Too often I see tenuous news sources, like the Canary being used to support positions, ignoring that the Canary is like a crazier left wing version of the Daily Mail. Coming with appalling hiring and employee practices, from a nominally left wing paper, that’s just ridiculous. We who are for workers rights use as our ‘news’ a paper that doesn’t respect them.

I often see people who see talk of a split and say “good, let them go!” Do they not realize that even if they should leave the Labour Party, Labour doesn’t have a right to a by-election until the next election is called? Do they not realize that If we have to fight a third party in all of our safe seats, it steals already scarce resources away from marginal we could have won? Do they not realize that we already played this game and it broke Britain by letting Thatcher carry on her reign of terror.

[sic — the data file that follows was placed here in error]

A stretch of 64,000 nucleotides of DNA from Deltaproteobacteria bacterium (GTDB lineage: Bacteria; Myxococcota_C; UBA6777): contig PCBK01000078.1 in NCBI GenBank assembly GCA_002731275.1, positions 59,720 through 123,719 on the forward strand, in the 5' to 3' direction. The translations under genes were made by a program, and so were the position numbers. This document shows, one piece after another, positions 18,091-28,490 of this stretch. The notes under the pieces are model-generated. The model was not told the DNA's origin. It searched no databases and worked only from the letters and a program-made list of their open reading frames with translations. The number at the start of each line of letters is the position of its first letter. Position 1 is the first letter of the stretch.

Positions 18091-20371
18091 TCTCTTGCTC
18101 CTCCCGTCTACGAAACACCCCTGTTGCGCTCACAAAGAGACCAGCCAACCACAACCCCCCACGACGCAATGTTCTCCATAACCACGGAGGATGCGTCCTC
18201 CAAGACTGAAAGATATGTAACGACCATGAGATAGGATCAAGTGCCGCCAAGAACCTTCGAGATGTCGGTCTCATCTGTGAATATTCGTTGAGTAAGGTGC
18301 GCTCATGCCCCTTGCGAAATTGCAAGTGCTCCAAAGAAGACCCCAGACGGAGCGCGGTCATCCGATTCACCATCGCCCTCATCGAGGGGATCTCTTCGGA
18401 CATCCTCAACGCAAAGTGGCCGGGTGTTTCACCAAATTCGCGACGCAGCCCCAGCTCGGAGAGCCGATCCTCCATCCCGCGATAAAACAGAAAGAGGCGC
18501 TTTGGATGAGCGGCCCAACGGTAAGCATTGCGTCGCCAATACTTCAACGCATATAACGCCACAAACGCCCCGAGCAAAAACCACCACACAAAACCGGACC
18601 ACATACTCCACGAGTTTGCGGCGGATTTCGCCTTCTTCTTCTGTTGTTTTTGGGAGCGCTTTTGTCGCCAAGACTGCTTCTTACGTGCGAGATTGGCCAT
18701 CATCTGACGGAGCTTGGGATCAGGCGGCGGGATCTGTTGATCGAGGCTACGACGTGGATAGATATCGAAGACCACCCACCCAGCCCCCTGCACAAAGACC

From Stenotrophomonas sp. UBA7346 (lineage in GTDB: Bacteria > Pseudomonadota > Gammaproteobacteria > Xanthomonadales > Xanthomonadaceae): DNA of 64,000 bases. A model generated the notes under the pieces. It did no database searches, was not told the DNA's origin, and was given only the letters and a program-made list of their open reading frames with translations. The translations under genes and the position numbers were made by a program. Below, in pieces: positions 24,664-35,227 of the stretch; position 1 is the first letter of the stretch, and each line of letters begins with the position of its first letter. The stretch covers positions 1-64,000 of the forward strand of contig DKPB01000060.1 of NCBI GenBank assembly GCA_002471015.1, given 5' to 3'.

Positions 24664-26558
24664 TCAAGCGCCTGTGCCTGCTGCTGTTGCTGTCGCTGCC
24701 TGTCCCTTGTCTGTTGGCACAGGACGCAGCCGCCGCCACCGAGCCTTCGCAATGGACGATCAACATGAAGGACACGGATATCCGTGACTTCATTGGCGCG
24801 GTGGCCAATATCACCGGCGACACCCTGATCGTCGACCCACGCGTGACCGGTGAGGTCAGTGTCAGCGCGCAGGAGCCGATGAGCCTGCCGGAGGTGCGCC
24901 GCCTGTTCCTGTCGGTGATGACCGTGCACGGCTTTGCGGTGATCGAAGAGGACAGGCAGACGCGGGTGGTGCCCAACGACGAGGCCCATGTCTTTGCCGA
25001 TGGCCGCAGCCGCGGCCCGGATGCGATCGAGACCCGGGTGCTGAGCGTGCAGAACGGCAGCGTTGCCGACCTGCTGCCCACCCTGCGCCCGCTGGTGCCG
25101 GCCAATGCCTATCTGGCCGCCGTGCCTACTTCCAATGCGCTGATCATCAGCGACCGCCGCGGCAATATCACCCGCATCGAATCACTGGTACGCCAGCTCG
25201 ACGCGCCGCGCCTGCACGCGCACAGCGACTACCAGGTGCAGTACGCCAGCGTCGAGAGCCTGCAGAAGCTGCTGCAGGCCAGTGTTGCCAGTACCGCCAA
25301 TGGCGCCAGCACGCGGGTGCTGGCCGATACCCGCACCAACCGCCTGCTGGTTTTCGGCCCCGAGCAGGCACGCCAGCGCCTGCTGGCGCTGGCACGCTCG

Then we have the people who say that if Corbyn goes, so will they. I don’t like the way the PLP have carried this out, but I am still committed to seeing a Labour government win the next election, whether Corbyn is leader or not, if he goes, abandoning the party doesn’t get anything done. All it means is that you were there for Corbyn, not for the aims of the Labour party. A party Jeremy would still be a part of, still be a MP for and still be on the ballot for in the coming election.

That builds up to a broader point about my experience of the left. I’ve read a lot about politics, I’ve watched a lot about politics. Sad as it may sound, by and large, my life has been all about politics. I’m also an ardent leftie and have been for some time. In all the politics I’ve read, there’s one moment that stands out in particular. 1945. That was to my mind, the only time in British history that the left managed to do anything and it’s because of the relentless focus of Clem. He built a team, unified them, kept them on message and went after the common ills plaguing the country, our story of the second world war is never complete unless it includes the post war rebuild by the Attlee government.